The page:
Book Review: Vatikiotis, M. (2017). Blood and Silk: Power and Conflict in Modern Southeast Asia.

Jera Lego

Women Remembering the Prophet’s Birthday: Maulid Celebrations and Religious Emotions Among the Alawiyin Community in Palembang, Indonesia

Claudia Seise
In Palembang in South Sumatra, Indonesia, Maulid celebrations are considered an important religious event in the lives of many Muslims. Over the past twenty years, there has been an expansion of activities, the driving force behind which has been a young generation of Alawiyin in Palembang. Maulid celebrations organized by the Alawiyinin Palembang are separated along gender lines. In this paper, I show how female-onlyMaulid celebrations enable Muslim women, and especially the sharifat, to express...

Typhoons, Climate Change, and Climate Injustice in the Philippines

William N. Holden
This article discusses how climate change causes an intensification of Western North Pacific typhoons and how the effects of such amplified typhoons upon the Philippines exemplify the concept of climate injustice. Using a political ecology approach, the article begins with an examination of the concepts of climate change, climate injustice, background injustice, and compound injustice. This is followed by an examination of the causes of typhoons, the vulnerability of the Philippines to typhoons, and how...

“From Frustration to Escalation in Marawi”: An Interview on Conflict Transformation in Southeast Asia With the Indonesian Peace and Conflict Advisor Shadia Marhaban

Gunnar Stange
Shadia Marhaban has been actively involved in international peace mediation, capacity building, and human rights activism for more than 20 years. She is from Aceh, Indonesia, where she joined the Free Aceh Movement (GAM) in the early 2000s. She was an advisory member of GAM’s peace negotiating team during the 2005 Helsinki talks that brought an end to nearly 30 years of armed conflict. After her return to Aceh, she became a founding member of...

Book Review: Robinson, B. G. (2018). The Killing Season. A History of the Indonesian Massacres, 1965-66.

Timo Duile

Thai Doctoral Students’ Layers of Identity Options Through Social Acculturation in Australia

Singhanat Nomnian
An increasing number of international students in Australian higher education have inevitably increased linguistic and cultural diversity in the academic and social landscapes. Drawing upon Bronfenbrenner’s (1979) bio-ecological systems theory and Pavlenko and Blackledge’s (2004) identities in multilingual contexts, this study explores how Thai doctoral students adopt certain identity options during their societal acculturation while studying and living in Australia. Based on a group of nine Thai doctoral students’ interview transcripts, the findings reveal three...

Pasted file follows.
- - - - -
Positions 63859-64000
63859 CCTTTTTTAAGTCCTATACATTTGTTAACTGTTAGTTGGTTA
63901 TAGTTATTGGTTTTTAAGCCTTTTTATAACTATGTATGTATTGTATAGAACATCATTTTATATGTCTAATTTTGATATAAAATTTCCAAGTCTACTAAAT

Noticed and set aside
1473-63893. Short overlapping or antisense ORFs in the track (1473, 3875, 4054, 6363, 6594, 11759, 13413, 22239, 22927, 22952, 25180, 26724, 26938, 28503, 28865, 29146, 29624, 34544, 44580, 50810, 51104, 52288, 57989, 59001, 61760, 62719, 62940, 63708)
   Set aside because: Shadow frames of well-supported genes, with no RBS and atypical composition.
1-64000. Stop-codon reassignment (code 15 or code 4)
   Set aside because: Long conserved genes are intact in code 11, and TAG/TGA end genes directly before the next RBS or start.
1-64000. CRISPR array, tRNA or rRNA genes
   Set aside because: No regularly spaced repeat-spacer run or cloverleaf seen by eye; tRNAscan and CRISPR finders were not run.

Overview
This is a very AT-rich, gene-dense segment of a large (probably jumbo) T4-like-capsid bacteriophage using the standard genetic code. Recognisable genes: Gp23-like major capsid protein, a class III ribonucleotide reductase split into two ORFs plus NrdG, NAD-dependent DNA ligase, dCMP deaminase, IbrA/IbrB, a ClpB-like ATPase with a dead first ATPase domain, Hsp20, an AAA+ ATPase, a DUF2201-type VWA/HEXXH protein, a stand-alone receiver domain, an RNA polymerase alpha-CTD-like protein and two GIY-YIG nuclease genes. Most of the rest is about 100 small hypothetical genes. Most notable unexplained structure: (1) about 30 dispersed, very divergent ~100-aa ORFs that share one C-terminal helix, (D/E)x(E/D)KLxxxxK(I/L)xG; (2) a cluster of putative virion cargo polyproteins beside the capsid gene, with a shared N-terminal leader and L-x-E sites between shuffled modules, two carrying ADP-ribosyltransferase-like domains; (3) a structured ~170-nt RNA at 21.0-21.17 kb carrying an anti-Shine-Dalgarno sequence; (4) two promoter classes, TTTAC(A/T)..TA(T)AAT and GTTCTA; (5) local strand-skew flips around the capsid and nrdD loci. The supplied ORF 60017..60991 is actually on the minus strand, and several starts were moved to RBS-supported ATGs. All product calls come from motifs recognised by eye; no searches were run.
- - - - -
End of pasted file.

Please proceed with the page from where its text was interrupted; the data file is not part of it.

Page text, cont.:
Forced Migration in Southeast Asia

Gunnar Stange & Patrick Sakdapolrak

National Human Rights Institutions, Extraterritorial Obligations and Hydropower in Southeast Asia: Implications of the Region’s Authoritarian Turn

Carl Middleton
This article examines the role of National Human Rights Institutions (NHRIs) and transnational civil society in pursing Extraterritorial Obligation (ETO) cases in Southeast Asia as a means to investigate human rights threatened by cross-border investment projects. Two large hydropower dams under construction in Laos submitted to NHRIs from Thailand and Malaysia, namely the Xayaburi Dam and Don Sahong Dam, are detailed as case studies. The article argues that the emergence of ETOs in Southeast Asia,...

The Institutions of Authoritarian Neoliberalism in Malaysia: A Critical Review of the Development Agendas Under the Regimes of Mahathir, Abdullah, and Najib

Bonn Juego
After toppling the 61-year dominant Barisan Nasional through a historic election victory in May 2018, expectations are high for the new ruling government led by Mahathir Mohamad and the Pakatan Harapan to fulfil their promises for socio-economic reforms and regime change in Malaysia. But what have been the institutions of the prevailing regime that need to be reformed and changed? This article offers a critical review of the evolving development agendas since the 1990s of...

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  • 2018